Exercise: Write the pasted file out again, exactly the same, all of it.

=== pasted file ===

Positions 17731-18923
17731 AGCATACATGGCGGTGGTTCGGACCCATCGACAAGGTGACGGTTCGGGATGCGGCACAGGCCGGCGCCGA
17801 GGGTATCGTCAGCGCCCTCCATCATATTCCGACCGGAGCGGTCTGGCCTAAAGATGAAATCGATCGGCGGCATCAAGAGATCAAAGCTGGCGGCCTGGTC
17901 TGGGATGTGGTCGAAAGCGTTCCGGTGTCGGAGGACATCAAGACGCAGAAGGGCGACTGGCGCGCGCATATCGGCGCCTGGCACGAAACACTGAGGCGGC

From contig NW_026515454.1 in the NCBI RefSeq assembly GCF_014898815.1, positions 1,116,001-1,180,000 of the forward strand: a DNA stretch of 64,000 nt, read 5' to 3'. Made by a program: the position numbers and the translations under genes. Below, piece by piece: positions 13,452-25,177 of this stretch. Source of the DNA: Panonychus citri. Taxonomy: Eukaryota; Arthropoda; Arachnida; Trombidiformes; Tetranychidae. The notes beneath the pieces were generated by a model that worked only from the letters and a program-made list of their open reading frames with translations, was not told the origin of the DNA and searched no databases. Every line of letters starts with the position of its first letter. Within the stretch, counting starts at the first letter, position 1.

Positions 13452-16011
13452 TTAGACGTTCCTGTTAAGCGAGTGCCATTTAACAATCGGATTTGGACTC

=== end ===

Positions 17731-18923
17731 AGCATACATGGCGGTGGTTCGGACCCATCGACAAGGTGACGGTTCGGGATGCGGCACAGGCCGGCGCCGA
17801 GGGTATCGTCAGCGCCCTCCATCATATTCCGACCGGAGCGGTCTGGCCTAAAGATGAAATCGATCGGCGGCATCAAGAGATCAAAGCTGGCGGCCTGGTC
17901 TGGGATGTGGTCGAAAGCGTTCCGGTGTCGGAGGACATCAAGACGCAGAAGGGCGACTGGCGCGCGCATATCGGCGCCTGGCACGAAACACTGAGGCGGC

From contig NW_026515454.1 in the NCBI RefSeq assembly GCF_014898815.1, positions 1,116,001-1,180,000 of the forward strand: a DNA stretch of 64,000 nt, read 5' to 3'. Made by a program: the position numbers and the translations under genes. Below, piece by piece: positions 13,452-25,177 of this stretch. Source of the DNA: Panonychus citri. Taxonomy: Eukaryota; Arthropoda; Arachnida; Trombidiformes; Tetranychidae. The notes beneath the pieces were generated by a model that worked only from the letters and a program-made list of their open reading frames with translations, was not told the origin of the DNA and searched no databases. Every line of letters starts with the position of its first letter. Within the stretch, counting starts at the first letter, position 1.

Positions 13452-16011
13452 TTAGACGTTCCTGTTAAGCGAGTGCCATTTAACAATCGGATTTGGACTC